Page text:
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The unusual timing of highly productive summer plankton blooms off Greenland indicates a connection between increasing amounts of meltwater and nutrients in these coastal waters. In a new study published today in the international journal Nature Communications, an international group of researchers led by the GEOMAR Helmholtz Centre for Ocean Research Kiel shows that this connection exists, but is much more complex than widely supposed. Whether increasing meltwater has a positive or negative effect on summertime phytoplankton depends on the depth at which a glacier sits in the ocean.
Observational data clearly shows that Greenland's mighty ice sheet is, slowly but surely, losing the race with rising global temperatures. Each summer, Greenland's glaciers transport more ice and meltwater to the ocean. There, among other things, the meltwater contributes to global sea-level rise. But does it also change the chemistry and biology of the oceans? According to a common theory, nutrients in the meltwater trigger plankton blooms off Greenland during the summer months.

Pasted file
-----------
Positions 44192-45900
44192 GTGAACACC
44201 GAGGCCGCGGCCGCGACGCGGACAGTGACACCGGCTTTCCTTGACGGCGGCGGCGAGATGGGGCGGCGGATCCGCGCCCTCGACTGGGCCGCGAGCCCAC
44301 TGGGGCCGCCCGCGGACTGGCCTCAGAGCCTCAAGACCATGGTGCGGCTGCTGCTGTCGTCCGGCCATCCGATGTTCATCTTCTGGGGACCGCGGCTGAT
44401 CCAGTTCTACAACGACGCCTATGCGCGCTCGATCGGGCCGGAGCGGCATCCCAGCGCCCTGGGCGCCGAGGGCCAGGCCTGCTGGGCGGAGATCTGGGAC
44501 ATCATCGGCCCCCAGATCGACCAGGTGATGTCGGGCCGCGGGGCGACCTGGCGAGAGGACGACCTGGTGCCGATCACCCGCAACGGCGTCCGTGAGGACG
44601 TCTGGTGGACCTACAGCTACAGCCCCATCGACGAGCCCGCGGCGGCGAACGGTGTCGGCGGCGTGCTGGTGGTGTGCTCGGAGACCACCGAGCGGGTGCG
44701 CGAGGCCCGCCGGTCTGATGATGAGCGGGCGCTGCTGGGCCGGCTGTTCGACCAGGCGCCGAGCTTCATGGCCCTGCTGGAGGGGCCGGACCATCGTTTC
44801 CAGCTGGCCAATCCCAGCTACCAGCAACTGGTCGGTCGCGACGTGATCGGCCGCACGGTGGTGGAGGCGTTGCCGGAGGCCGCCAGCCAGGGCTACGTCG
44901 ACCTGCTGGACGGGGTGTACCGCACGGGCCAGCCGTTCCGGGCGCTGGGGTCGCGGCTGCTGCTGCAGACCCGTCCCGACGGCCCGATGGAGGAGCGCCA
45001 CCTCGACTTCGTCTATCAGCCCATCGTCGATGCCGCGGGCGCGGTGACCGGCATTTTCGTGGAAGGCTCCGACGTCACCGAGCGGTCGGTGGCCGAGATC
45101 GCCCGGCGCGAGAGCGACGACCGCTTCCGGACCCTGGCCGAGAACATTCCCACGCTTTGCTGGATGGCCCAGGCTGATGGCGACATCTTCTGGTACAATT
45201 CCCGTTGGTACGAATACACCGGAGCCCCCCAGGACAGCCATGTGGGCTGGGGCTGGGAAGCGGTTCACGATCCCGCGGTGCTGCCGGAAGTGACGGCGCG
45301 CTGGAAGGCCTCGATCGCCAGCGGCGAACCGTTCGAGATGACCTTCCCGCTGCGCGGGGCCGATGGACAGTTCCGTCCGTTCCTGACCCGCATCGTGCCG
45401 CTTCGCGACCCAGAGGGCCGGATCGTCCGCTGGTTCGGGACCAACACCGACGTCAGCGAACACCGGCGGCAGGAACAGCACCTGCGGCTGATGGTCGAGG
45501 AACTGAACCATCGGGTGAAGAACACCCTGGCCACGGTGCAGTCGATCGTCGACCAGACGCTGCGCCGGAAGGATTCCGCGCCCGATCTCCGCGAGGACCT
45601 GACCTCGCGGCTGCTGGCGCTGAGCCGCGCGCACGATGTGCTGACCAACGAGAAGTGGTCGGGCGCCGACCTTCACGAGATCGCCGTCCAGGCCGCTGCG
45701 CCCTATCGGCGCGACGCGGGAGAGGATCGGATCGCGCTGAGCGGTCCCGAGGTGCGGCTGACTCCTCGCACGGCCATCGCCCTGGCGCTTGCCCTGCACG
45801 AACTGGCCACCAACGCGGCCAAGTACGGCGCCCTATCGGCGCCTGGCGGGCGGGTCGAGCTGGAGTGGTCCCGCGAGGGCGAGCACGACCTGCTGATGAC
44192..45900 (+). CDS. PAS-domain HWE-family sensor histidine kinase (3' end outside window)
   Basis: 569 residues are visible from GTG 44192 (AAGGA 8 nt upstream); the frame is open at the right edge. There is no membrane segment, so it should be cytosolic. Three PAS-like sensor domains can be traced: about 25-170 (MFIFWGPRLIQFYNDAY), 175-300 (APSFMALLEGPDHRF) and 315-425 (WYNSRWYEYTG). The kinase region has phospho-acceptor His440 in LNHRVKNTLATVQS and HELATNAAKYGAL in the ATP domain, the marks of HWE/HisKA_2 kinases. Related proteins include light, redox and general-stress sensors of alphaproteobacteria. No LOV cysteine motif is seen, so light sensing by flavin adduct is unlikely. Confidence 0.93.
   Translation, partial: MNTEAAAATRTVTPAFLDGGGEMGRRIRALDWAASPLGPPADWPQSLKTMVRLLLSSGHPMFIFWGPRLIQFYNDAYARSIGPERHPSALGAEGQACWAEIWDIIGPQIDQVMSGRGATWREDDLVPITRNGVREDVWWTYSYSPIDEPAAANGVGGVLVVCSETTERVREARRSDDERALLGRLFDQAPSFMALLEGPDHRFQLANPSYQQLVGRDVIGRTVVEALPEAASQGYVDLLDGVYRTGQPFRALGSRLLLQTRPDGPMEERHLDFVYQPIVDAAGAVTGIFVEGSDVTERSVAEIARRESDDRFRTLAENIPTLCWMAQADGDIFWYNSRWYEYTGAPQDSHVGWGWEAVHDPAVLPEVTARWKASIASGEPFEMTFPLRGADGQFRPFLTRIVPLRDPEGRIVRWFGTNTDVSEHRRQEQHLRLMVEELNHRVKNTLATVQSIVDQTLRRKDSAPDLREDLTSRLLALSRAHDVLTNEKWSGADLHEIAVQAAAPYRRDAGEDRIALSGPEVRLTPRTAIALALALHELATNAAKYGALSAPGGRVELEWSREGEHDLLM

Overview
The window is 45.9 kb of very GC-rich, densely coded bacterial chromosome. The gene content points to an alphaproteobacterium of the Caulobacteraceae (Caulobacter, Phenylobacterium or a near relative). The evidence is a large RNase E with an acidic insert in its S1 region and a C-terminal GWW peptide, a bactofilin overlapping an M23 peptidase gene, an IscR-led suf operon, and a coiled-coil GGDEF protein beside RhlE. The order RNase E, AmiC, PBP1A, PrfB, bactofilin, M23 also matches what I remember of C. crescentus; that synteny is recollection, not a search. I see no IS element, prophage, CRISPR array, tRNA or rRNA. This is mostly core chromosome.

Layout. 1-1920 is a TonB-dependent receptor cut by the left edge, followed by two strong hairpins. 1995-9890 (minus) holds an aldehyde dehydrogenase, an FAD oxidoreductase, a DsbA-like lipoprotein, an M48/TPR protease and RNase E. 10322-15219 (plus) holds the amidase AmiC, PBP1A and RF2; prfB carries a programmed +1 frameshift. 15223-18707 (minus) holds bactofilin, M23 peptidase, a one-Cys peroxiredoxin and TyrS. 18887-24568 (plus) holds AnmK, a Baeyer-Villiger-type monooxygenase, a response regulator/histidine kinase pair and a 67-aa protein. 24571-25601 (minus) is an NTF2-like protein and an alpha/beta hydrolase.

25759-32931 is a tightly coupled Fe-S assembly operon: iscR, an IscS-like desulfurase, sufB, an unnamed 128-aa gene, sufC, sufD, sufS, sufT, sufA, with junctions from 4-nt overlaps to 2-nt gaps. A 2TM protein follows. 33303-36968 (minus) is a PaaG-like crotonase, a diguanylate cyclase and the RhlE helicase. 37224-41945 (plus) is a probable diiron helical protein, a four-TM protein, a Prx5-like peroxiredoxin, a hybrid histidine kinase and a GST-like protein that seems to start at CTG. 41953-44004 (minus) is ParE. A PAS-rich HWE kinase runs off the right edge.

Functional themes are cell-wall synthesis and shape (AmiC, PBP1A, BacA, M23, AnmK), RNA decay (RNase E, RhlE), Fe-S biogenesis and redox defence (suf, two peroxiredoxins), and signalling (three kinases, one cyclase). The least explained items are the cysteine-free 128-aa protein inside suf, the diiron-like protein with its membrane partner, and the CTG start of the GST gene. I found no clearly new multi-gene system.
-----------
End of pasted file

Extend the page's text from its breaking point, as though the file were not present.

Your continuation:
Timing - Summer - Blooms - Plankton - Connection
"The timing of these summer blooms is actually unusual for plankton, so the connection with the meltwater seems obvious," says Dr. Mark Hopwood, chemical oceanographer at the GEOMAR Helmholtz Centre for Ocean Research Kiel.
However, Hopwood and colleagues from GEOMAR, as well as from the U.S., the Netherlands and Greenland, have found that this connection is more complex than previously thought. "Our samples and data show unambiguously that a retreat of glaciers inland will lead to a decrease in the extent of summer plankton blooms," says Dr. Hopwood. The team has published its results today in the international journal Nature Communications.
Factors - Amount - Meltwater - Plankton - Blooms
It was already clear that more factors than simply the amount of meltwater affect plankton blooms. "The main nutrient that plankton lack around Greenland is nitrate, while glacier meltwater contains mostly iron and silicon," explains Dr. Hopwood. The fact that the...
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